When we launched the Storage UPDATE email newsletter, we wondered just who our readers would be—what jobs and responsibilities they would have in what kinds of enterprises. Enough recipients have now responded to our recent storage survey (although at 130, the sample is still small) to offer you some results.
First, roughly half of the 130 respondents are Storage UPDATE readers; the remainder are Windows 2000 Magazine readers. When the 59 Storage UPDATE readers are considered alone, I find many of their responses to be similar.
When asked how much storage respondents manage for themselves and others, 27 percent replied less than 100GB; 45 percent replied 100GB to 1TB; and 22 percent replied 1TB to 10TB. Only 7 percent manage more than 10TB of data. (All percentages are plus or minus 1 percent.) Enterprise storage deployments were split into the following categories: 33 percent with less than a TB; 12 percent with 1TB to 3TB; 20 percent with 3TB to 10TB; and 12 percent in the range of 10TB to 50TB. Charted over the past 3 years, respondents all reported substantial growth.
The most commonly used backup program is Veritas Backup Exec (60 percent), followed by Computer Associates' (CA's) ArcServeIT (38 percent), and Veritas NetBackup and Legato Networker (19 percent). In this category, some respondents marked more than one backup program, boosting the percentages over 100 percent. I was surprised to learn that Hewlett-Packard's (HP's) OpenView, at 43 percent, was by far the most commonly used network management software, followed by CA's Unicenter, at 18 percent. (Keep in mind that these numbers apply to our readership and are by no means market share numbers.)
A large minority respondents indicated that they work in heterogeneous networking environments: 57 percent of respondents work in an all Windows shop, 32 percent in a largely Windows shop, 12 percent in a partially Windows shop. No respondents to this survey worked in a non-Windows shop. Respondents indicated that they use the following systems to attach their enterprise storage systems: Sun Solaris (43 percent); HP-UX (35 percent); IBM AIX (33 percent); Linux (29 percent); and Novell Netware, AS/400, and OS/390 (21 percent).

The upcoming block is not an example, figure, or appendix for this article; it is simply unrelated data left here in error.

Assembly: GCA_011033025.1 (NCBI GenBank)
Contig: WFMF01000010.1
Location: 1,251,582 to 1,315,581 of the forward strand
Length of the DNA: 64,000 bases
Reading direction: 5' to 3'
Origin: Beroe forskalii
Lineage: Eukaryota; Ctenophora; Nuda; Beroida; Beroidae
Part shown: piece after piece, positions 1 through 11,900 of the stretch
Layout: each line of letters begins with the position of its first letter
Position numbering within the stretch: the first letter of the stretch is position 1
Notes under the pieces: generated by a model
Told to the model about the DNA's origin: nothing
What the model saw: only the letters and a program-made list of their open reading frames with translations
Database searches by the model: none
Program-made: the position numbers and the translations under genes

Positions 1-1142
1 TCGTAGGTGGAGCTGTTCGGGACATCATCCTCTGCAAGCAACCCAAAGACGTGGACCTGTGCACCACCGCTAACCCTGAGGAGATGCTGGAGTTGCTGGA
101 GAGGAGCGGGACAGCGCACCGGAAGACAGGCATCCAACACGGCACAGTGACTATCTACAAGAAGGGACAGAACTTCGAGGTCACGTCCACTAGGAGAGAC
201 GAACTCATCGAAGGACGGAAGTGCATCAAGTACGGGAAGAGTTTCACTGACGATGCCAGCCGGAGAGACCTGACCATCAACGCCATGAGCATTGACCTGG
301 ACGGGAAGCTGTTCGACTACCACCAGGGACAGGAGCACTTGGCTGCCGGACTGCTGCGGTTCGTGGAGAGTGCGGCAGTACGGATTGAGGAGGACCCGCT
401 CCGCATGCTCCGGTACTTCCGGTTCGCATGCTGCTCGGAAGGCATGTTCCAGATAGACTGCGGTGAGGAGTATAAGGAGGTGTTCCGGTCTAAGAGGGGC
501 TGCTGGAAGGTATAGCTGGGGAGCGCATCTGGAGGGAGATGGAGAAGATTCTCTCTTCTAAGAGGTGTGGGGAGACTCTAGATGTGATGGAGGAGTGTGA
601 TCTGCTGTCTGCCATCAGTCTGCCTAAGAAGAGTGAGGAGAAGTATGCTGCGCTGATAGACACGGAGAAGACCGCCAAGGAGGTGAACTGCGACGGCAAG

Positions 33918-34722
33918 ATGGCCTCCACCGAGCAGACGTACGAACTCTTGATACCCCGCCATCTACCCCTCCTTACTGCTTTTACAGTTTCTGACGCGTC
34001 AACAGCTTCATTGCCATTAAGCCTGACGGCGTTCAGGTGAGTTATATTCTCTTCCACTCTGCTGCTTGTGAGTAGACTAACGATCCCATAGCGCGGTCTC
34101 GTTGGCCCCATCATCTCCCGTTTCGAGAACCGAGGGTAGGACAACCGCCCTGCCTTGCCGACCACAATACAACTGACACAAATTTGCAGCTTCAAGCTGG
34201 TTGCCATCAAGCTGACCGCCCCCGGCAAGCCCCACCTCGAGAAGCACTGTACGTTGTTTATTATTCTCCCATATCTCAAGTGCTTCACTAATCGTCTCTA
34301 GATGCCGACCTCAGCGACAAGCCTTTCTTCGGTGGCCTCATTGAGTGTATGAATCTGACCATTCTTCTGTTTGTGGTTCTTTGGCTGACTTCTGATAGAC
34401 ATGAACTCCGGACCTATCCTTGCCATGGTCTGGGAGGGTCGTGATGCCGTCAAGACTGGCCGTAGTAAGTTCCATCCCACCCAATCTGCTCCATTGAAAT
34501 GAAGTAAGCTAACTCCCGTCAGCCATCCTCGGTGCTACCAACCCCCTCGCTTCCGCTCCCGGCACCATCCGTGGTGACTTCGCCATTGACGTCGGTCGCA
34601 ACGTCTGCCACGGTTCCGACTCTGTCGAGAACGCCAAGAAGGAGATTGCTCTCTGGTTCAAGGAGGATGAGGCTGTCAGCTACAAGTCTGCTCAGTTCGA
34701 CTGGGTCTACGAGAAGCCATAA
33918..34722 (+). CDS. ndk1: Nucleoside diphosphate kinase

When asked about Storage Area Networks (SANs), respondents told us that 19 percent have a SAN in place and that 35 percent plan to install one within a year. Another 19 percent plan to install a SAN within 2 to 3 years, and 22 percent have no plans for SANs. The technology appears to be relatively new for this group—as is reflected in average SAN attachment rates of less than 20 servers or other storage devices (54 percent) or from 20 to 100 (15 percent). Typical SAN capacity was evenly split among the capacity ranges we measured, with 34 percent reporting 1TB or less, and 25 percent reporting 1TB to 10TB. Improved storage management (92 percent) is the reason most cited for SAN use. Database/data warehousing is the application most commonly used on a SAN. Reported network attached storage (NAS) use was low: 63 percent reported no NAS deployment; 21 reported NAS use.
Respondents reported that 25 percent of them work in the storage industry; 75 percent don't. A nearly equal number marked each company size category: less than $1 million (11 percent); $1 million to $10 million (5 percent); $10 million to $100 million (18 percent); $100 million to $1 billion (19 percent); more than $1 billion (19 percent); and don't know (28 percent).
I could say more—correlate deployment with enterprise size, describe the tendency to use multiple vendors, note what respondents find most important in their vendors' offerings—but I'm out of space. Look for more storage information in a separate article on the Windows 2000 Magazine Research Web site to be launched next month. I particularly want to thank those respondents who took the time to complete the survey and make this column possible.